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Project helping dementia patients, caregivers to focus on southeast Saskatchewan

Click to play video 'Project aims to improve inclusion for people with dementia, caregivers in rural Sask.' Project aims to improve inclusion for people with dementia, caregivers in rural Sask.
WATCH: The University of Regina is funding a social inclusion project in the Yorkton Area. Daniella Ponticelli has more on the five-year plan, which looks for ways to better support people living with dementia and their caregivers.

Yorkton, Sask., and the surrounding area are the focus of a new five-year project aimed at enhancing the social inclusion of older adults living with dementia, and their caregivers.

The Saskatchewan Population Health and Evaluation Research Unit (SPHERU), a research centre based out of the University of Saskatchewan and the University of Regina, is conducting the project.

What the project allows us to do is fund projects or interventions in these communities to reduce the social isolation of people with dementia and their care partners,” said Tom McIntosh, SPHERU associate director.

READ MORE: U of R research team granted $3M to help dementia patients in rural Saskatchewan

The project was awarded a $3-million grant from the federal government’s Employment and Social Development Canada’s New Horizons for Seniors Program.

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McIntosh said the project team is looking for local organizations to partner with and fund the initiatives.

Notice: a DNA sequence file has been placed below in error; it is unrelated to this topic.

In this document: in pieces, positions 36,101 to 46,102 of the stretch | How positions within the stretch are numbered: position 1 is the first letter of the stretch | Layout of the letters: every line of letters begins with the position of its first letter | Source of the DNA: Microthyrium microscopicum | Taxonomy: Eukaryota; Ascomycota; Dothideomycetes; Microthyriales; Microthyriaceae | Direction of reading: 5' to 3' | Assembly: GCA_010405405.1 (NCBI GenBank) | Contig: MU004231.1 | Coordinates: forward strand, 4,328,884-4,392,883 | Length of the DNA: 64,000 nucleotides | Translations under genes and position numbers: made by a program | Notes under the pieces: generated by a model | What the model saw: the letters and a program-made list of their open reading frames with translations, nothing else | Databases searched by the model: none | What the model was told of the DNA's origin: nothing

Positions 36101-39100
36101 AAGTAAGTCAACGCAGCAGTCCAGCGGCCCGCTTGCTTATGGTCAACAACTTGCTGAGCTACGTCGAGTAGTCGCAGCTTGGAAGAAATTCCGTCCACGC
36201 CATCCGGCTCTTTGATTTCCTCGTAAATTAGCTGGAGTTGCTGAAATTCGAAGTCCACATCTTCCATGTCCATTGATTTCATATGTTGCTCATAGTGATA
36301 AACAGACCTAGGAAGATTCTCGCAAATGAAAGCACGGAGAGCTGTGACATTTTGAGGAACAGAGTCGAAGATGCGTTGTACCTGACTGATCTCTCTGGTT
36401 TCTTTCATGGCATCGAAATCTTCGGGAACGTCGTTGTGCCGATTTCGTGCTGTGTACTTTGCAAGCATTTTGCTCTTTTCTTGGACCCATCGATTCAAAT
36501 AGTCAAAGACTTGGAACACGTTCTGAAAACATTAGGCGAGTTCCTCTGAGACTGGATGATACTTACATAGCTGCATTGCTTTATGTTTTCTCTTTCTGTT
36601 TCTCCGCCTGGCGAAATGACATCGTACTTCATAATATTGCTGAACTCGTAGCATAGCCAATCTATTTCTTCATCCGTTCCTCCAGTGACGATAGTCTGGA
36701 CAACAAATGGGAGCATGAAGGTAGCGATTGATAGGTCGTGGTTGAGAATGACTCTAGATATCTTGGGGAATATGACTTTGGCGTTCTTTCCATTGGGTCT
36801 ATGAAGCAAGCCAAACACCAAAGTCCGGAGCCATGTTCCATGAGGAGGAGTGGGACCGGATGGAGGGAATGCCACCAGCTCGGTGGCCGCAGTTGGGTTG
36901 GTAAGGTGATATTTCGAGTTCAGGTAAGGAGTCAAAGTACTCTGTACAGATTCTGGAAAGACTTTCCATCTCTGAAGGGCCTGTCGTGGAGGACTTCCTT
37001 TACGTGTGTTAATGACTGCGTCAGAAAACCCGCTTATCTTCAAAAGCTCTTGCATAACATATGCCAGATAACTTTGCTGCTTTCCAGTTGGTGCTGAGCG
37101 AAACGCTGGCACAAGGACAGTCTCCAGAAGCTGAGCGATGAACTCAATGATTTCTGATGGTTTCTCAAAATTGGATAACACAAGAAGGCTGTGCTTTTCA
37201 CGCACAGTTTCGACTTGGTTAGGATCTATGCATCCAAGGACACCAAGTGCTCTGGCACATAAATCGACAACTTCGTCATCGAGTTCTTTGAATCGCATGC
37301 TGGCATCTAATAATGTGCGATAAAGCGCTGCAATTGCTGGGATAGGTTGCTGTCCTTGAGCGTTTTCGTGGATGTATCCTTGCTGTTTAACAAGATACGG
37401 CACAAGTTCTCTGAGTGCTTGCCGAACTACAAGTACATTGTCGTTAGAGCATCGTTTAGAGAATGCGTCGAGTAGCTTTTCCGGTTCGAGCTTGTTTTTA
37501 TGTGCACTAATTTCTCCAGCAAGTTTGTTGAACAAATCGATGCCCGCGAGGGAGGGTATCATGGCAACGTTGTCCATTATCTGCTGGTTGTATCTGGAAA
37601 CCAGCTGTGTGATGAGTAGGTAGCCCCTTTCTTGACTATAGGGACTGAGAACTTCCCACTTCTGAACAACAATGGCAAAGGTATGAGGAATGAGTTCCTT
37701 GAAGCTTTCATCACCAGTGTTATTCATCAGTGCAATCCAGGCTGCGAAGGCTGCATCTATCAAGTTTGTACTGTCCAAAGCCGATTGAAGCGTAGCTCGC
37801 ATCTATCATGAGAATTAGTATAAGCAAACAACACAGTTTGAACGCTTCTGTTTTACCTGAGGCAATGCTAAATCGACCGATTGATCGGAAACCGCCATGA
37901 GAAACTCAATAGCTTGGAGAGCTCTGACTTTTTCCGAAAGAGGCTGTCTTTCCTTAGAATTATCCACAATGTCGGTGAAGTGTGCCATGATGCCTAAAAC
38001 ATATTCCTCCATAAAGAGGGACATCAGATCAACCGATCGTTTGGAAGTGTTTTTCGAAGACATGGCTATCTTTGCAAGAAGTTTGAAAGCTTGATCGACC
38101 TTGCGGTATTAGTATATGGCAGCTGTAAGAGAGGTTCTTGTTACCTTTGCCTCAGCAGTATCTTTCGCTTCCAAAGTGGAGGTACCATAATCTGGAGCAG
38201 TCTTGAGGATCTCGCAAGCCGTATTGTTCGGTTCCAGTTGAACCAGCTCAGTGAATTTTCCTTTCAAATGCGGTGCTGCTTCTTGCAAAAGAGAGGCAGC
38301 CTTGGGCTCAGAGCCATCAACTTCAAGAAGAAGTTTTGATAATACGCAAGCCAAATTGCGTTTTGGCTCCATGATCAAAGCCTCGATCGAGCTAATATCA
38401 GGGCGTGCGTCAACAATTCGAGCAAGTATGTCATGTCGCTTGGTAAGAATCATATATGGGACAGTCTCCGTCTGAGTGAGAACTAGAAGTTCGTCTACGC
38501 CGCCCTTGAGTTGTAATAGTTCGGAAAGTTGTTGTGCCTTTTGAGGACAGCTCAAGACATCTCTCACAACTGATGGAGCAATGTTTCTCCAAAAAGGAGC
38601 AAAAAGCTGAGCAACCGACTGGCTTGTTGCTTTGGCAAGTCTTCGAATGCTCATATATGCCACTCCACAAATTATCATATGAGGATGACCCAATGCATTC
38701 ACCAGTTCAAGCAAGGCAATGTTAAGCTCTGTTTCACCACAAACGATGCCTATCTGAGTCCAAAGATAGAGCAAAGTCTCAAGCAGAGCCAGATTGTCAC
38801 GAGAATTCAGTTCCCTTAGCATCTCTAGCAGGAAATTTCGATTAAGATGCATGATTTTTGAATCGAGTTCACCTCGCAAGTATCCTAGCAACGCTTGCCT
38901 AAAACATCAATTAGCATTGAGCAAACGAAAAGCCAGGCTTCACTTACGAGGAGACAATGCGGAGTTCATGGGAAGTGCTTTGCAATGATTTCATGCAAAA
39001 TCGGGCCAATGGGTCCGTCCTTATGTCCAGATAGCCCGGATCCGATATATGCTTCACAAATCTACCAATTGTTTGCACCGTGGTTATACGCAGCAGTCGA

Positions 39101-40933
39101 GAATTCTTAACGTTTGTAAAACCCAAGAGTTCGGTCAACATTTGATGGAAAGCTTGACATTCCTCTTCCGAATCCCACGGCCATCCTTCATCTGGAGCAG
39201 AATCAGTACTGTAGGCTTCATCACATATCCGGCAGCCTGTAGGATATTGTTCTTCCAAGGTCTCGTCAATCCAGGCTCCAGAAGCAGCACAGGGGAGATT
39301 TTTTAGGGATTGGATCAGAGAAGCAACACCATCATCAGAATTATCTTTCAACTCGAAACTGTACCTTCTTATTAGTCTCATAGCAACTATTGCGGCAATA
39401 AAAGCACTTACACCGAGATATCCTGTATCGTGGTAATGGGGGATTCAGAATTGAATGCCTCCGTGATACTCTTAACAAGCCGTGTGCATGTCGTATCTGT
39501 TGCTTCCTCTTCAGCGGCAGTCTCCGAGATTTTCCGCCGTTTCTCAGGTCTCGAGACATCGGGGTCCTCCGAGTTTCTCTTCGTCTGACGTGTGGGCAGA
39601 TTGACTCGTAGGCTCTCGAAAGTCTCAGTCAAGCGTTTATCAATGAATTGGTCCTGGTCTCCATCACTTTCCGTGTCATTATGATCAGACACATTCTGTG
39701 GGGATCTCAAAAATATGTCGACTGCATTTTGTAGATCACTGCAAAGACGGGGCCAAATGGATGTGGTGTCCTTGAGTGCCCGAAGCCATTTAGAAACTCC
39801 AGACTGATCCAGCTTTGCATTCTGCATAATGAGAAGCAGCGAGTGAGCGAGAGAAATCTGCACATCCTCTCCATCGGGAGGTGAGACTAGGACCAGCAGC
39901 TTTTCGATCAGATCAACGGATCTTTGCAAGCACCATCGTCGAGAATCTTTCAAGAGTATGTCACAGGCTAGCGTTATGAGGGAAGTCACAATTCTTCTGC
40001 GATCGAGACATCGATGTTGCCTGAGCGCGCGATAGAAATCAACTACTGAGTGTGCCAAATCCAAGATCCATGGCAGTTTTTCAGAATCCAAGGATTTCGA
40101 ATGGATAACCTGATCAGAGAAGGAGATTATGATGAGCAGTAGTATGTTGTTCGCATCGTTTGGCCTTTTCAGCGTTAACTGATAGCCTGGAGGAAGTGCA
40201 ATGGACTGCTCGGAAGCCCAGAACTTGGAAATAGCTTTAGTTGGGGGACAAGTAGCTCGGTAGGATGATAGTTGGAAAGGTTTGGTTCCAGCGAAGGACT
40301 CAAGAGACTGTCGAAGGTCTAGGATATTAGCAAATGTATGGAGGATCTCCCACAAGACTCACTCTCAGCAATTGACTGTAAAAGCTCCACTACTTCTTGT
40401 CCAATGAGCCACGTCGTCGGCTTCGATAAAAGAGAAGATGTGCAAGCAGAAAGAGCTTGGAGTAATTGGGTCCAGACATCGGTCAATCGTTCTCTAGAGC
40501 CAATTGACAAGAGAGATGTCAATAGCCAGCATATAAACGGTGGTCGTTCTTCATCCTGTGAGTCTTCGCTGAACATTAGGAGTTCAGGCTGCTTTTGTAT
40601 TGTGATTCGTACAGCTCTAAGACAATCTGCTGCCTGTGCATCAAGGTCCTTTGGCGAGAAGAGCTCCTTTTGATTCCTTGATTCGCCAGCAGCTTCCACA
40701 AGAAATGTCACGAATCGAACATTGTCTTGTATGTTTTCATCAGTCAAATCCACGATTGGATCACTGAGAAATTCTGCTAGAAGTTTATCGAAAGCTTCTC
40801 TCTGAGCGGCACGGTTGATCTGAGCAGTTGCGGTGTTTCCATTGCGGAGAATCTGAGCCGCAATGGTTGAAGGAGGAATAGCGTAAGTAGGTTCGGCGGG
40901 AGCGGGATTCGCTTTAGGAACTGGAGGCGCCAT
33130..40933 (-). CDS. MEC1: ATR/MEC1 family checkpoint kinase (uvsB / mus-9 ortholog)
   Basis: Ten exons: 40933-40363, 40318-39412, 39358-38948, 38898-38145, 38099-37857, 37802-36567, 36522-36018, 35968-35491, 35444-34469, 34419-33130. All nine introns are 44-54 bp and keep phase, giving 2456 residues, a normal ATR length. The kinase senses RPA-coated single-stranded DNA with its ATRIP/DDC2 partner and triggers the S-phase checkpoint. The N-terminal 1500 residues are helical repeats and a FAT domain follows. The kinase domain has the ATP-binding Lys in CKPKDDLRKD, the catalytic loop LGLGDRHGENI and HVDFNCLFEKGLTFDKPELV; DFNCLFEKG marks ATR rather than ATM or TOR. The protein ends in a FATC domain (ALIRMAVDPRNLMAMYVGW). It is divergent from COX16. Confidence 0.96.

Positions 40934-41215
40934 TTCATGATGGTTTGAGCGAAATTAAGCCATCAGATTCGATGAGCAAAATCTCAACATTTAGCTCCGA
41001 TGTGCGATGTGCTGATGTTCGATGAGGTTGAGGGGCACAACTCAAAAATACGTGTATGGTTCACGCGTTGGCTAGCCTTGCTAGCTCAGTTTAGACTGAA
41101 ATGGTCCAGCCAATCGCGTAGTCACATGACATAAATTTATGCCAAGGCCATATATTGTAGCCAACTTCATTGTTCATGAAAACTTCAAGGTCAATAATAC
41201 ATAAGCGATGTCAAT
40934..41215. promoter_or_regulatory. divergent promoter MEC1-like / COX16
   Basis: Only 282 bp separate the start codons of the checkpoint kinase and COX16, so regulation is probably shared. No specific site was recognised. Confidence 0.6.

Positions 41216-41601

“We very deliberately wanted small towns and rural communities because those are the most under-served populations in the province in terms of these kinds of services,” he said.

“If you’re running a business, are you or your staff trained to deal with someone in your establishment that has dementia and suddenly feels uncomfortable?”

Three to four local organizations will be selected to receive financial and planning support through the project, for initiatives that can be delivered on a community, institutional or individual level.

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“Things like Alzheimer and dementia-friendly communities, which is really about public education, reducing stigma, that is one level of operation,” he said.

“Then another level would be organizational interventions. So, if you’re running a business, are you or your staff trained to deal with someone in your establishment that has dementia and suddenly feels uncomfortable?”

Selected interventions will then be evaluated throughout the five-year mandate.